Banning vs. managing 'dirty dozen' pollutants
This month chemical firms argued for a treaty of control, asenvironmentalists just said no.
NAIROBI, KENYA — Last year in Montreal nearly 100 countries agreed in theory to restrict the use of the "dirty dozen" - 12 of the most toxic pesticides and industrial chemicals and byproducts that linger in the environment.
That was the easy part. Now these countries are trying to decide just how strict will be the ban on the so-called "persistent organic pollutants," or POPs.
They're set to come up with a treaty by the end of next year, with hopes that each country will ratify it by 2005.
Guiding this effort is the Governing Council of the United Nations Environment Program (UNEP), based in Nairobi.This month the council began to hammer away at the first draft of the treaty. Environmental groups, such as the World Wildlife Fund (WWF), said governments should not only commit to eliminating the chemicals but should do so now.
They had a week to make their case to more than 100 countries assembled under the auspices of UNEP for the second gathering of the so-called Intergovernmental Negotiating Committee on a chemical ban.
But they didn't get very far. Chemical manufacturers - represented in Nairobi by the International Council of Chemical Associations - argued that the 12 pollutants were indeed dangerous but could be managed.
"Every other word in their brochure is 'management,' " says Lee Poston of the WWF, wrestling with his tie in the heat of a Nairobi taxi. "The truth is these chemicals will not be managed."
The "dirty dozen" are chemicals that won't break down and won't stay put - traveling through air and water once released to the environment.
They include aldrin, chlordane, DDT, dieldrin, endrin, heptachor, mirex, toxaphene, hexachlorobenzene, polychlorinated biphenyls (PCBs), and the unintended byproducts called dioxins and furans.
"DDT can be sprayed in a village in Africa and end up in the fat of polar bears in the Arctic," the WWF said in its initial presentation.
POPs are nondegradable and highly toxic, with various human afflictions and the decline of several maritime species traced back to them, researchers say. They have moved up the food chain - the vermin-to-human ladder.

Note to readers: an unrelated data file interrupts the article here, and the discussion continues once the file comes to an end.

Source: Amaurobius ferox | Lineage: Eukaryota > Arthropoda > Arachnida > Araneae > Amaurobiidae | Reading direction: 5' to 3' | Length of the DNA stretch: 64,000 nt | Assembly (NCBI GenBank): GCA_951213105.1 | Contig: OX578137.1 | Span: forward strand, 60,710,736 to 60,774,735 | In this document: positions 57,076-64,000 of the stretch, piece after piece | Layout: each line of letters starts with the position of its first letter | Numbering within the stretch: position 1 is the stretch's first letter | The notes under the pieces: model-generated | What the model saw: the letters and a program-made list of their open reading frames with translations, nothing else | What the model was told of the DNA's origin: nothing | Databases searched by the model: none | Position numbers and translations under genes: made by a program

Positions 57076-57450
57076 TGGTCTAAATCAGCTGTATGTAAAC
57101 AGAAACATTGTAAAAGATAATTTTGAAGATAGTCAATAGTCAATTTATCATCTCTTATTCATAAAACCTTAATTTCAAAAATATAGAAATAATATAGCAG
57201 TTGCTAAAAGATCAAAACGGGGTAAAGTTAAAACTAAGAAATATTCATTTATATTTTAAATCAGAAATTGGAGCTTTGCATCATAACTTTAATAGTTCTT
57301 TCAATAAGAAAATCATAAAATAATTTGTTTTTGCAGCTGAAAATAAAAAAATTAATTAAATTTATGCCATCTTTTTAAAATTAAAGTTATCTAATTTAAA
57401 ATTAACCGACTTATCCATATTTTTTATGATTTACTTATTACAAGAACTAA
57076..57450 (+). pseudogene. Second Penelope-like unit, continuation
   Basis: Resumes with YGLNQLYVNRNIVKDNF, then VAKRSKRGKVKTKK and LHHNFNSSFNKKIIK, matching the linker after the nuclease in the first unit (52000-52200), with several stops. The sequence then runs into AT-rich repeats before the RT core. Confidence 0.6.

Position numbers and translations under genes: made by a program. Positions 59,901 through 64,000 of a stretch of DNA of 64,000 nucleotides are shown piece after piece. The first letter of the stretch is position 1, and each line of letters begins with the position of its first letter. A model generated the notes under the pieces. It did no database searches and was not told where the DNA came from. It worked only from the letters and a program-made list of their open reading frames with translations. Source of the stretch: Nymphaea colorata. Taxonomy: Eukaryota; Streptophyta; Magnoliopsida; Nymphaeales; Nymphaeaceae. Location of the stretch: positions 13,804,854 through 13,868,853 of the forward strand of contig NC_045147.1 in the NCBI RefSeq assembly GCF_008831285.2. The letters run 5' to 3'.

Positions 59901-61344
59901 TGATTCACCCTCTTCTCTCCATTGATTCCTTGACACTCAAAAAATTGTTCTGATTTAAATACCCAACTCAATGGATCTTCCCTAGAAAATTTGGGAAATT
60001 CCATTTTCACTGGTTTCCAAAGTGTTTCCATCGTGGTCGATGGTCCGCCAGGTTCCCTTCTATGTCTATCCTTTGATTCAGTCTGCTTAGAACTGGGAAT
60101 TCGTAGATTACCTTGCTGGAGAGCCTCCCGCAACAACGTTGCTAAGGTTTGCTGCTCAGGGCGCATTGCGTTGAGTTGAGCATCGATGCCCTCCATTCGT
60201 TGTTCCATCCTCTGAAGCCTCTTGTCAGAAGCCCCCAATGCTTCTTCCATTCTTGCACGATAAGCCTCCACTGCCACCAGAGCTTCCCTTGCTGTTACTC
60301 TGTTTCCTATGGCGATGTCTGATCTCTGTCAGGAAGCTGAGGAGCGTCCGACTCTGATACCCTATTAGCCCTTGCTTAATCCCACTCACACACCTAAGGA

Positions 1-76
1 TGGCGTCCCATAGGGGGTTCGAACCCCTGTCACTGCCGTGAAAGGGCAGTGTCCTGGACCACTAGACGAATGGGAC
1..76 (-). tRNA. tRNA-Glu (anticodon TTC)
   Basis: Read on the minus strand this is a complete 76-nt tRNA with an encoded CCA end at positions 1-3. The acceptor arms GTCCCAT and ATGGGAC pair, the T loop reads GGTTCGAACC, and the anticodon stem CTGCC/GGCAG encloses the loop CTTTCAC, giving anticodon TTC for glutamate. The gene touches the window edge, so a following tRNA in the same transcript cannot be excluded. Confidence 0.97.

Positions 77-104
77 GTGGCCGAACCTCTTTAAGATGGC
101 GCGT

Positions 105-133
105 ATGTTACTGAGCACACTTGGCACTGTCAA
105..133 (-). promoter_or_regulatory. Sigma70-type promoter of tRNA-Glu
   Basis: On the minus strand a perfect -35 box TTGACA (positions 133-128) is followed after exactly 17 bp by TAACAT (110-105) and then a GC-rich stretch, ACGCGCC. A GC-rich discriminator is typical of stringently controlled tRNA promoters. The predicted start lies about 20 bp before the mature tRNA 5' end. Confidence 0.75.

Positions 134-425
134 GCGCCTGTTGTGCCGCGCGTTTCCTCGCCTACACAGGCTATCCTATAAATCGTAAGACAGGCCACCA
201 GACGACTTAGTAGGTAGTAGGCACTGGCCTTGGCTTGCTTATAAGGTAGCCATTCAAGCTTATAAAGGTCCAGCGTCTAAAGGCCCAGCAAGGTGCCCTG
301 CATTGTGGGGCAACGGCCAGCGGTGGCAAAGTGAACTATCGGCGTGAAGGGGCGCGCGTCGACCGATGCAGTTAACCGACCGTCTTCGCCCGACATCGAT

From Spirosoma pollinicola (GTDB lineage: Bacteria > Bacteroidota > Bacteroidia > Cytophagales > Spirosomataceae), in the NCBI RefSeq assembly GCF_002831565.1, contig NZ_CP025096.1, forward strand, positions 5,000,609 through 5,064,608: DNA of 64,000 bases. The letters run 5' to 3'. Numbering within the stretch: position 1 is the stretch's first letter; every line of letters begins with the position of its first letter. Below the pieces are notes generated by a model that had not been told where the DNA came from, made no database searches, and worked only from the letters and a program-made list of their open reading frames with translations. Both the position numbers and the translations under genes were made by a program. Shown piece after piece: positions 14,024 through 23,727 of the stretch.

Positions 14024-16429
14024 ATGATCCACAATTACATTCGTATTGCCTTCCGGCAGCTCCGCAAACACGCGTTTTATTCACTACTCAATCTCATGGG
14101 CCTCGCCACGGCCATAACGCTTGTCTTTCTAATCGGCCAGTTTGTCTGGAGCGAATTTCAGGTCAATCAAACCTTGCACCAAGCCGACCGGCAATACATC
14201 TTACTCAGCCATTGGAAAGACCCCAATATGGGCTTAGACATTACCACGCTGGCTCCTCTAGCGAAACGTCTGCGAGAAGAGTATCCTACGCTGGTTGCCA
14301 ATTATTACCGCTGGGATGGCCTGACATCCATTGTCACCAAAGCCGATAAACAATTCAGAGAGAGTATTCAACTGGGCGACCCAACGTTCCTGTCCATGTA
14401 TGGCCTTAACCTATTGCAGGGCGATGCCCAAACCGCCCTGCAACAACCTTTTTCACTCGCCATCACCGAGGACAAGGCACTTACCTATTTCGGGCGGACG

Chemical manufacturers have taken issue with some of the findings but by and large agree that the 12 chemicals ought not to be around.
Point of agreement
"We think that persistent organic pollutants are dangerous, and yes, that in the long term their elimination should be an objective," says Michael Walls, senior counsel at the Chemical Manufacturers Association USA (CMA). Elimination in the short-to-medium term, he adds, is out of the question:
"Take PCBs. They are widespread in all kinds of electrical equipment. They're everywhere. We are talking about a worldwide electrical network with a life span of many, many more years. This equipment is ubiquitous. It's been used in projects of rural electrification. It's impossible to eliminate."
Activists at the International POPs Elimination Network (IPEN) - which includes 130 nonprofit organizations - acknowledge that a chemical ban has complexities and that "the elimination of all significant POPs sources ... will, in many cases, be difficult and take time."
Yet IPEN sees no reason that time or difficulty should interfere with commitment to total elimination. The management of the pollutants, the group notes, "should be viewed as a supplement to [their] elimination, and not as an alternative."
"Go back to the first Governing Council decision," Mr. Walls says, "to where it says the intent is to reduce and/or eliminate, as appropriate, the listed POPs. What this means is that there is an inherent recognition that there are some POPs that, as a practical matter, you cannot eliminate."
The real issue
Everything can be eliminated, activists say: The real issue is money.
Walls warns that the costs of overhauling a global electrical network would be horrific. He stresses the longevity of the equipment already in place. He adds that the governments represented in Nairobi didn't linger long on the subject, evidently understanding the costs involved.
To the environmentalists the costs of not eliminating the "dirty dozen" would be worse.